He's too busy being knighted
A Microsoft team member was telling her mother that her boss, corporate relations manager Doug Wilson, was leaving the company to join EDS. Concerned mum asked: “What does Bill think about it?” We understand Mr Gates is still sleeping confortably.
Down on the farm
New TelstraClear chief executive Alan Freeth's last job was as head of Wrightson, a farming supplies and R&D company. Moving from the rural sector to telecommunications is a big change, but he'll still have a farm connection at TelstraClear - his new place of work is at Smales Farm, on Auckland's North Shore. This farm is, however, an industrial park, not a working farm.
Eats shoots and leaves
It's very important, very, VERY important, not to underestimate the importance of punctuation. At least, that's what our sub-editors tell us.
Perhaps Orcon might like to consider the difference between "We're bringing you" faster internet access and "Were bringing you" faster internet access and its impact on public perception. Still, how many people watch television advertising in this day and age, eh?
Rum internal mergers at TelstraClear
With the ongoing depeering from the rest of the NZ internet, TelstraClear has been accused of delivering "marketecture" rather than proper network architecture.
Imagine our surprise then when a little bird who flew the Smales Farm nest a while ago told us that that is the actual name of the department in charge of the depeering. Marketing was merged with Architecture last year to form Marketecture apparently.
The reasoning behind the merger was, our source tells us, that Marketing is responsible for selling products that don't exist and Architecture the place where such vapourware is dreamt up from the start. A marriage made in heaven in other words and we think it explains quite a few things.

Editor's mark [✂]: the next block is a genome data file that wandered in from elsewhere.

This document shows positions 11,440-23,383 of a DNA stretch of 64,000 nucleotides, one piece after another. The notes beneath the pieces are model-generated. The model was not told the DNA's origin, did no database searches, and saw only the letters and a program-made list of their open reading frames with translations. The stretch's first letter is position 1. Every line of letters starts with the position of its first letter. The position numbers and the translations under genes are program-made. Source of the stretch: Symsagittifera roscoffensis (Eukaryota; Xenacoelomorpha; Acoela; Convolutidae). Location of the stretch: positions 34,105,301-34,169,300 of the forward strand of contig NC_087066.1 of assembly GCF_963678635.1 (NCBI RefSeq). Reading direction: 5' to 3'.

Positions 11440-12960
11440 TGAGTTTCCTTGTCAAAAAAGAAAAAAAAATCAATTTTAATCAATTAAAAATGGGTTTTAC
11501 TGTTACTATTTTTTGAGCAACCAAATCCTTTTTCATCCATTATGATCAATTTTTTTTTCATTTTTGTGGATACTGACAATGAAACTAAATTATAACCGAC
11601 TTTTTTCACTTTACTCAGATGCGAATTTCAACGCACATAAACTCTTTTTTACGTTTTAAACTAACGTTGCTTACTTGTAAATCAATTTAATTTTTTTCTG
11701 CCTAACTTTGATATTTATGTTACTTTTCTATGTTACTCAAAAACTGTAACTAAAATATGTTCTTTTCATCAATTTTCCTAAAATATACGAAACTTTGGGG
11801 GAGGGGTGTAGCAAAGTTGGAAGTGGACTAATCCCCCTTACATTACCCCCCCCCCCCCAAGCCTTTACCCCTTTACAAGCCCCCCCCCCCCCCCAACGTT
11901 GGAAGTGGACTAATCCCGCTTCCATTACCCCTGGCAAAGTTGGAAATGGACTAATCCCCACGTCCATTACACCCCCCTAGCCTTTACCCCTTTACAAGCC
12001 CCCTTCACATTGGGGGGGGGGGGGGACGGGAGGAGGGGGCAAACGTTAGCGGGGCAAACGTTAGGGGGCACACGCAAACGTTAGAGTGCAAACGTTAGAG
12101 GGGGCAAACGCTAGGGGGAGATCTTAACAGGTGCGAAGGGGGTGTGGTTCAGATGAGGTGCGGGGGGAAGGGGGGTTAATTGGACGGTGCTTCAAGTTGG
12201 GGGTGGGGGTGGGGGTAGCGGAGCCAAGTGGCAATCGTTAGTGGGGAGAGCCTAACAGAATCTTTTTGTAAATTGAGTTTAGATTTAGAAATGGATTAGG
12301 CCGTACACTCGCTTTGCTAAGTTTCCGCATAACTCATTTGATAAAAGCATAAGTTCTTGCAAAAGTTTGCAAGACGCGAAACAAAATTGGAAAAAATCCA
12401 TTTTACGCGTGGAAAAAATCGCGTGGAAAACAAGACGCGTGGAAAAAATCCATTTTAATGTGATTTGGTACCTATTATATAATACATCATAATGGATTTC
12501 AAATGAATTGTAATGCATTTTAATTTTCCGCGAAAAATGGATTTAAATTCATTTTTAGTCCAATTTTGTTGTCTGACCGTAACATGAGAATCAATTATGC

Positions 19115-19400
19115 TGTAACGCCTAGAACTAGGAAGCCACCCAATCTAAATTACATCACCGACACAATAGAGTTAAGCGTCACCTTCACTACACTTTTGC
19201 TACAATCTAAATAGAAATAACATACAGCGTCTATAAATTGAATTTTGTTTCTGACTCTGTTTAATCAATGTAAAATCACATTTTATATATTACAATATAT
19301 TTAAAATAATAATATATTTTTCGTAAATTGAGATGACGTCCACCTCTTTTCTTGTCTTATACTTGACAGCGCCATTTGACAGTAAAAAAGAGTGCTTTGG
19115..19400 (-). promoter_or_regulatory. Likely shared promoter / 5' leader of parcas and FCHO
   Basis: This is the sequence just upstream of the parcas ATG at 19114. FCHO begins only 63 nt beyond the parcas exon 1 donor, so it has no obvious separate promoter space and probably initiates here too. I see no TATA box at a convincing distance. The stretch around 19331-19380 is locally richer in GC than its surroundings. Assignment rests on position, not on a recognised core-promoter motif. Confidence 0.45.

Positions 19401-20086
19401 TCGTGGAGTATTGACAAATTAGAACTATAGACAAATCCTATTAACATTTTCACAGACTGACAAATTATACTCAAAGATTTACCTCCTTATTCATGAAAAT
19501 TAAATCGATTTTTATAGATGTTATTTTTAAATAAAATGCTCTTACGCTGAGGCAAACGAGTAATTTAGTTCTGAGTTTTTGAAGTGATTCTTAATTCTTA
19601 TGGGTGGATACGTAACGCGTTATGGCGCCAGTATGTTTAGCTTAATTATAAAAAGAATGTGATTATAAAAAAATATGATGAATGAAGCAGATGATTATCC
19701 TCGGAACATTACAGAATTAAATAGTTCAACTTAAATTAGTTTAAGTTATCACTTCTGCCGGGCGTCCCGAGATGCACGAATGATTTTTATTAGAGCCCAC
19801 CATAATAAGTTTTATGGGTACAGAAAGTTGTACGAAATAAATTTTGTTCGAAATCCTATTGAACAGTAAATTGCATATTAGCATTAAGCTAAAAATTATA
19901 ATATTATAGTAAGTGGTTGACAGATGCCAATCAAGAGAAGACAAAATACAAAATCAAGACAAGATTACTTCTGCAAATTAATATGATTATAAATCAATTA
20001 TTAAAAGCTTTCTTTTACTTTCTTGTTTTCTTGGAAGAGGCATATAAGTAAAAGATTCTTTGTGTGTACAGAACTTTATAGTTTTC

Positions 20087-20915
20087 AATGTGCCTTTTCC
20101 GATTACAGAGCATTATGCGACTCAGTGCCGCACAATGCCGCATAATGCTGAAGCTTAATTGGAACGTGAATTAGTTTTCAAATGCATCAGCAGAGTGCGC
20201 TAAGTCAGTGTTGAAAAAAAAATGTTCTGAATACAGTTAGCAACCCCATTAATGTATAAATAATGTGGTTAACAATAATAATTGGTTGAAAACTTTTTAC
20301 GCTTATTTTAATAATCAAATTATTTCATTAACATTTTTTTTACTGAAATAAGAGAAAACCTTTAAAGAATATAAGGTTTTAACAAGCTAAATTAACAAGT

Tardis travels in cyberspace
Doctor Who fans in Britain have travelled forward in time and had a sneak preview on the internet of the first new series of the popular programme for 15 years. One theory has it that the uncut footage came from a DVD sent to a Canadian broadcaster, while another holds that the whole thing may be a viral marketing ploy to gain publicity for the series. However, in a statement, the BBC has said the appearance of the episode on the net is "a significant breach of copyright which is currently under investigation." The vehicle for the sneak previews is file sharing network BitTorrent. One internet review of the leaked episode has described it as "like a fan-produced parody of the original series."
An Arizona teenager has become the first person to be prosecuted by the state for downloading copyrighted material from a peer-to-peer network. Parvin Dhaliwal, a student at the University of Arizona, got a three month deferred prison sentence, three years' probation, 200 hours' community service and a $US5400 fine — and must also take a university course on copyrights. Dhaliwal allegedly on-sold some of the material he downloaded, which didn't help his case.
From Texas to Tandoori
Dell is no longer a predominantly American company, according to a recent filing the PC maker made with the US Securities and Exchange Commission. Today, 55% of Dell's staff, or 30,600 workers, are located outside the US. The figure compares with 51% in 2003. Last year, Dell opened call centres in India, Canada and El Salvador and according to The Register, the El Salvador staff were at Dell's Texas headquarters recently, being trained. The Register was prompted by this news to make the comment "McDell looks more like Michael's Naan and Pupusa Palace." However, the company still makes most of its revenue in the US.